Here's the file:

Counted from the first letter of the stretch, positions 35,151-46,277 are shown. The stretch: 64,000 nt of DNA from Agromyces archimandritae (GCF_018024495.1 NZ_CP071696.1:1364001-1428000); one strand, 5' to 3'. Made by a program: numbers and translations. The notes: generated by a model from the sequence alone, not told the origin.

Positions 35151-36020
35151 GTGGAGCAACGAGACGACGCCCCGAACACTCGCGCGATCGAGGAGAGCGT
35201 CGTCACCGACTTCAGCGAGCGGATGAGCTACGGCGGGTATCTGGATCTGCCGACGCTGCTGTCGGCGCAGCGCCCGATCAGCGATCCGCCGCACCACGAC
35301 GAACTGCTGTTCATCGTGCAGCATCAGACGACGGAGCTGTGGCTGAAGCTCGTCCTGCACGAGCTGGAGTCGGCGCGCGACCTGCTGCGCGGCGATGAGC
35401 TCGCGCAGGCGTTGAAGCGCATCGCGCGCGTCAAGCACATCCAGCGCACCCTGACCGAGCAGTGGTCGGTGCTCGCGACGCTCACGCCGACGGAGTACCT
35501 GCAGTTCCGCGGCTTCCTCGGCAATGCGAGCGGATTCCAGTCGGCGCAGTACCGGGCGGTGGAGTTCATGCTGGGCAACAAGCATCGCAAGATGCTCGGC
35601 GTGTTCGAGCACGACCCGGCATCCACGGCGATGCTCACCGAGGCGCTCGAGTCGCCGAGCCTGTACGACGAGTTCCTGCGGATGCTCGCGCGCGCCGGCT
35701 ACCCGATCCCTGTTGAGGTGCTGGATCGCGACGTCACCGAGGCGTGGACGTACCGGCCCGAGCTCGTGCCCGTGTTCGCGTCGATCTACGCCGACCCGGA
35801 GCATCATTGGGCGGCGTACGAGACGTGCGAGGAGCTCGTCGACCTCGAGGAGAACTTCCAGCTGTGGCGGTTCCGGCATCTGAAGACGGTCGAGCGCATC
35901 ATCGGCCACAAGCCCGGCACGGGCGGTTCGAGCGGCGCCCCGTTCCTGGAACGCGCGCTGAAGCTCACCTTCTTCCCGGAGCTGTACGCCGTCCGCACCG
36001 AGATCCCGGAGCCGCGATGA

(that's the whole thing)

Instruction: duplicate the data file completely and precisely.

Counted from the first letter of the stretch, positions 35,151-46,277 are shown. The stretch: 64,000 nt of DNA from Agromyces archimandritae (GCF_018024495.1 NZ_CP071696.1:1364001-1428000); one strand, 5' to 3'. Made by a program: numbers and translations. The notes: generated by a model from the sequence alone, not told the origin.

Positions 35151-36020
35151 GTGGAGCAACGAGACGACGCCCCGAACACTCGCGCGATCGAGGAGAGCGT
35201 CGTCACCGACTTCAGCGAGCGGATGAGCTACGGCGGGTATCTGGATCTGCCGACGCTGCTGTCGGCGCAGCGCCCGATCAGCGATCCGCCGCACCACGAC
35301 GAACTGCTGTTCATCGTGCAGCATCAGACGACGGAGCTGTGGCTGAAGCTCGTCCTGCACGAGCTGGAGTCGGCGCGCGACCTGCTGCGCGGCGATGAGC
35401 TCGCGCAGGCGTTGAAGCGCATCGCGCGCGTCAAGCACATCCAGCGCACCCTGACCGAGCAGTGGTCGGTGCTCGCGACGCTCACGCCGACGGAGTACCT
35501 GCAGTTCCGCGGCTTCCTCGGCAATGCGAGCGGATTCCAGTCGGCGCAGTACCGGGCGGTGGAGTTCATGCTGGGCAACAAGCATCGCAAGATGCTCGGC
35601 GTGTTCGAGCACGACCCGGCATCCACGGCGATGCTCACCGAGGCGCTCGAGTCGCCGAGCCTGTACGACGAGTTCCTGCGGATGCTCGCGCGCGCCGGCT
35701 ACCCGATCCCTGTTGAGGTGCTGGATCGCGACGTCACCGAGGCGTGGACGTACCGGCCCGAGCTCGTGCCCGTGTTCGCGTCGATCTACGCCGACCCGGA
35801 GCATCATTGGGCGGCGTACGAGACGTGCGAGGAGCTCGTCGACCTCGAGGAGAACTTCCAGCTGTGGCGGTTCCGGCATCTGAAGACGGTCGAGCGCATC
35901 ATCGGCCACAAGCCCGGCACGGGCGGTTCGAGCGGCGCCCCGTTCCTGGAACGCGCGCTGAAGCTCACCTTCTTCCCGGAGCTGTACGCCGTCCGCACCG
36001 AGATCCCGGAGCCGCGATGA